Beyond Growing Pains For #Handmade Entrepreneurs

A few days ago, I attended the first Digital Business Bash here in Charlotte. (In case you missed it, I told you about it in this post.) Here I am (middle) with IBN member Lela Barker of Bella Lucce (left) in South Carolina and Susan Lassiter-Lyons (right) of Investor Insights in Colorado.

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Our speaker was Jeff Wolfberg of CEO Focus, and his topic was Strategies for Real Growth: What Got You Here Will Not Get You There. During the Q&A, I asked Jeff what he saw as the biggest mistakes entrepreneurs make when taking their businesses from a one-person operation to one with employees. Here's some of what he said.

1. Failure to fully delegate

Jeff said that entrepreneurs are notorious for delegating bits and pieces of tasks, but not turning over full ownership. When you keep some stuff for yourself, Jeff says, you never really fully free yourself up for more important tasks. Moreover, the person who is supposed to do the job never feels comfortable and competent performing it efficiently and effectively because it's not really “his” or “hers.”

2. Hiring contractors instead of employees

Jeff said that hiring contractors and not employees is a big mistake. Contractors never feel fully vested in and responsible for a business, so they tend not to perform in the same way as employees do.

Jeff also said that relying too heavily on contractors can devalue a business. He cited an example of a time he worked as a consultant to help prepare a business for sale to a highly motivated buyer. When the buyer discovered that most of the work was done by contractors, he lowered his offer significantly (by millions) because he did not feel comfortable purchasing a company run almost completely by contracted workers.

3. Failing to plan at least three years out

Strategic planning is a necessary part of growth and survival, even for the smallest business. Jeff says that planning things out by the month, leaving the years to take care of themselves, is a disaster waiting to happen. He recommends planning three to fives years out, and tweaking it as you go.

Applying Jeff's Advice to Handmade Entrepreneurs

For handmade entrepreneurs, I want to make a few points of reassurance. You may read Jeff's comments and think they are not relevant to you. After all, if you make your products yourself, how can you delegate, wholesale-style, the manufacturing of those products to third parties? How can you hire someone when it's so much easier (and less expensive and less headache) to hire virtual contractors or assistants instead?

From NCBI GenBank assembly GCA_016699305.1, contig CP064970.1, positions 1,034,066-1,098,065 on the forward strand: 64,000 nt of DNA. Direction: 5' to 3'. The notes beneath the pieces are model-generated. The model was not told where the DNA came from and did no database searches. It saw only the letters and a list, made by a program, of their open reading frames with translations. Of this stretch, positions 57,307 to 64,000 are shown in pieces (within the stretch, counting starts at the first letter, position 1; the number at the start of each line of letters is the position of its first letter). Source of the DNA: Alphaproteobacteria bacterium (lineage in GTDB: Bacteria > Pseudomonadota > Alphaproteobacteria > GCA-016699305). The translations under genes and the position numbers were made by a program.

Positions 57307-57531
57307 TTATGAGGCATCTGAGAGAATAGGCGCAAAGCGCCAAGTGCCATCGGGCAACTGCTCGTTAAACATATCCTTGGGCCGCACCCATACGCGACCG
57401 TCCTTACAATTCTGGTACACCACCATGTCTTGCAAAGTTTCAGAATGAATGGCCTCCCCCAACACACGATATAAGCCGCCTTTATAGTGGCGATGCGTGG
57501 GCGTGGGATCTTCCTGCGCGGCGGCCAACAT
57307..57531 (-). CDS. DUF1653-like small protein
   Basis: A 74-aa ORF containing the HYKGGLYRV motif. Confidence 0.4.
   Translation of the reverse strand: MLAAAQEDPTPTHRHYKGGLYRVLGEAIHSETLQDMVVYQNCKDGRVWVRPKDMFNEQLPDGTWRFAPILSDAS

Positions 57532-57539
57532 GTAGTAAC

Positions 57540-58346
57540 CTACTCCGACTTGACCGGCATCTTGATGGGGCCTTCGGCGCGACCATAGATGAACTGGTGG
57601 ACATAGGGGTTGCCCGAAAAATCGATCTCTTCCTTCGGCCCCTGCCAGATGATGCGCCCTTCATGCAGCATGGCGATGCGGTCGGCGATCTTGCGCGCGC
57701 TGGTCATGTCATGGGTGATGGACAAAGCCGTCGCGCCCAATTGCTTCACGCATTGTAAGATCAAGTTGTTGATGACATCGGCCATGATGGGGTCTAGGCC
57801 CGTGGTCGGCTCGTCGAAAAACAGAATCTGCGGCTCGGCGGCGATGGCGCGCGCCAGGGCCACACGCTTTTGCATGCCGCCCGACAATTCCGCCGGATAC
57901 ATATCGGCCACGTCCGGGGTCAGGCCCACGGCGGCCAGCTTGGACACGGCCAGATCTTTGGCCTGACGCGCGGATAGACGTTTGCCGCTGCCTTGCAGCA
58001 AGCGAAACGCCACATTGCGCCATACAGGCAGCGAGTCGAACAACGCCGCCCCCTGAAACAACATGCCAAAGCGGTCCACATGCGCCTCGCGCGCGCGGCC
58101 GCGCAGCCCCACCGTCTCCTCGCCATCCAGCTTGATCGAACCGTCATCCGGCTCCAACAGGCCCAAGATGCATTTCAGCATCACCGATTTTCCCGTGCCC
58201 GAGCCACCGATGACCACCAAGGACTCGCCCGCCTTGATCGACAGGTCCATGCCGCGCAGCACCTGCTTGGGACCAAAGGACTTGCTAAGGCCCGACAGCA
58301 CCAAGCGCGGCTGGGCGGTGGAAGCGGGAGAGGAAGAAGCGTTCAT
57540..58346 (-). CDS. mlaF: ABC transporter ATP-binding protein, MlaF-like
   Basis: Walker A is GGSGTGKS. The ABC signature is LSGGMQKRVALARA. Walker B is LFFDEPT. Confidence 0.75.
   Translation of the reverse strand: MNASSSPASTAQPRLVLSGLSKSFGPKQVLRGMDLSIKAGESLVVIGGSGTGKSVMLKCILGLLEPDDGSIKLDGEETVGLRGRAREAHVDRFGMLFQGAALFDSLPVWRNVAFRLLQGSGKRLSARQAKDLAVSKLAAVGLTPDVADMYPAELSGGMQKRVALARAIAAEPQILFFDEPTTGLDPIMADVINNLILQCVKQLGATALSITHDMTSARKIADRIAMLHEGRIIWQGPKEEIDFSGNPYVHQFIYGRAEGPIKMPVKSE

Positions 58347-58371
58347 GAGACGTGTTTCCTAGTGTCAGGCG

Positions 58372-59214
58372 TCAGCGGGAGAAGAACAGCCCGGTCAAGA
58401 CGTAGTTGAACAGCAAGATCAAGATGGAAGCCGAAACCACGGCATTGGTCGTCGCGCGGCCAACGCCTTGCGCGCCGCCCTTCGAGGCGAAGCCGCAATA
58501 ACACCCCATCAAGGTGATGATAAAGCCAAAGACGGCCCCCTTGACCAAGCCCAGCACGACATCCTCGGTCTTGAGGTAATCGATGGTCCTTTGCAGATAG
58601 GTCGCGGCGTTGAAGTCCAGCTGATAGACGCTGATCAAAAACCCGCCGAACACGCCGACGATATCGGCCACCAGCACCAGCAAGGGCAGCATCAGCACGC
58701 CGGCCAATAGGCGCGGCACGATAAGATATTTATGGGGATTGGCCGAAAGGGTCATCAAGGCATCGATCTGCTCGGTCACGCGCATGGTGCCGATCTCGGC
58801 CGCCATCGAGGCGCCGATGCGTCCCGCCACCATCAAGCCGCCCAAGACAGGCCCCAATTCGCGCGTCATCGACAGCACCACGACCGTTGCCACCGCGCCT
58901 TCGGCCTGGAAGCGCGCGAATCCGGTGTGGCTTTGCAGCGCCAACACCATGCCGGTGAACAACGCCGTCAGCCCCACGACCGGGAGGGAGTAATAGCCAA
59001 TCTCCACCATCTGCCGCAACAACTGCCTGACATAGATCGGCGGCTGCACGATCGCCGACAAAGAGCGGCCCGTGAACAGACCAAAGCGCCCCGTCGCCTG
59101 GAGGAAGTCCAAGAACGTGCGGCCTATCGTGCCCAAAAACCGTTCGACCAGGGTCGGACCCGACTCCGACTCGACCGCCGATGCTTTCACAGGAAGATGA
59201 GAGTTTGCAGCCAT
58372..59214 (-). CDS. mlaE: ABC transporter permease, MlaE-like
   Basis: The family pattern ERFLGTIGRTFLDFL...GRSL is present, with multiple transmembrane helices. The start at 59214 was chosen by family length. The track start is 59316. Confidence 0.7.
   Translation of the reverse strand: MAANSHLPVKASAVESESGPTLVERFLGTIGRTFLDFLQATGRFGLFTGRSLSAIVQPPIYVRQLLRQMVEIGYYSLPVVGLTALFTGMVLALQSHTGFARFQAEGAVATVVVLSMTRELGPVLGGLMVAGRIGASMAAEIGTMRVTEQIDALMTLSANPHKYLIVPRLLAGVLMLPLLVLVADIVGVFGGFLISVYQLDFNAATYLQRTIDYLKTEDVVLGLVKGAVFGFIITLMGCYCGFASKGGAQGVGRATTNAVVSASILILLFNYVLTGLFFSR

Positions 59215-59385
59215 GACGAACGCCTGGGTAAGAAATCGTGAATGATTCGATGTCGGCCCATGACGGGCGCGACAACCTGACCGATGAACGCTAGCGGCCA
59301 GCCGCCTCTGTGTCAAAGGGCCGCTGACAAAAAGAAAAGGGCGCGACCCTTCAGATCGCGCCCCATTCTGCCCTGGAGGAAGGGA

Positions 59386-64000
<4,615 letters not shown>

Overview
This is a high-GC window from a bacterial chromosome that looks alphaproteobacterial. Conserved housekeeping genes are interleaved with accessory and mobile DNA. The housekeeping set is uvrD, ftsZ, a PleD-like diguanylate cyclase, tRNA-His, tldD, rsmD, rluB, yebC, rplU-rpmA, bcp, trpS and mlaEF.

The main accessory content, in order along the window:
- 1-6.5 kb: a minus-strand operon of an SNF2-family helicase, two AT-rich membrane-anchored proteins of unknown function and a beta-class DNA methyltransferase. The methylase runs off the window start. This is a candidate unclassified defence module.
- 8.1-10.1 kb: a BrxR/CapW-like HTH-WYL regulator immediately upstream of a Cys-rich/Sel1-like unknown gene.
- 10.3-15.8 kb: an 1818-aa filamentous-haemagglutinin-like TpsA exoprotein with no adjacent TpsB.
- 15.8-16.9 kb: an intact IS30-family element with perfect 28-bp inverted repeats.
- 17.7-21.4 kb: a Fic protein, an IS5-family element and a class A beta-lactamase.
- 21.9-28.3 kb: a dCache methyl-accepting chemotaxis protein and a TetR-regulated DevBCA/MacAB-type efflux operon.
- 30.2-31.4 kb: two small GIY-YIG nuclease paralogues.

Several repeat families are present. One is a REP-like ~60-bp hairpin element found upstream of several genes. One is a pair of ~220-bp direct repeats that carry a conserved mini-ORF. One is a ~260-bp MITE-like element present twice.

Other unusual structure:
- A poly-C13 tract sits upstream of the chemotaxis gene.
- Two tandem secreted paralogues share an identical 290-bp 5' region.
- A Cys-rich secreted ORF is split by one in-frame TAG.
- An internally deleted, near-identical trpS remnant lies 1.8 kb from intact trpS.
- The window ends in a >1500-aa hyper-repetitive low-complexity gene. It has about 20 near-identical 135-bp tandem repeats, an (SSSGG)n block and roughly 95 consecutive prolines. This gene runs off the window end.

Here are few things to keep in mind as you consider Jeff's advice in your particular situation.

First, there's nothing wrong with hiring contractors, especially as you get your business off the ground. Hiring contractors gives you a period of time to tweak a position and develop it fully so that, by the time you are ready to hire someone, you have most (if not all) of the details of the position ironed out.

Second, Yes, you can hire people help you with online marketing. For most handmade entrepreneurs, this can be done well with contractors. Online marketing tends to be repetitive and somewhat predictable, making a percentage of it (not all of it) easily delegable to a contractor under your supervision and leadership.

Finally, I agree with Jeff that long-term strategic planning is a big whole for most handmade entrepreneurs. Sometimes, we are so busy making what we plan to sell next week, or tweaking how we will appear at next month's farmer's market that we cannot see the forest for the trees. Yes, you have to be ready for shows, and yes, you have to have product on the shelf. But you also need a vision for specifically where all of it is going. Do you want to be doing exactly what you are doing now for the rest of your life? If not, you've got to plan things out long term. Nothing will be set in stone of course — life happens and plans change. But the general big picture has to be there. Otherwise, you risk being stuck where you are at the very time you are ready to move away from it.

Meet the lovely ladies in the photo with me: Lela on Twitter at Bella Lucce, and Susan on Twitter at Susan Lyons.

What do you think of Jeff's advice? My commentary? I'd love to hear your tips in the comments below.

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About Donna Maria Coles Johnson

Donna Maria is an author, podcaster, attorney, and the founder and CEO of the Indie Business Network, providing affordable product liability insurance and mentoring. Donna Maria teaches Makers and Creative Entrepreneurs how to use technology and community to build a profitable, sustainable business.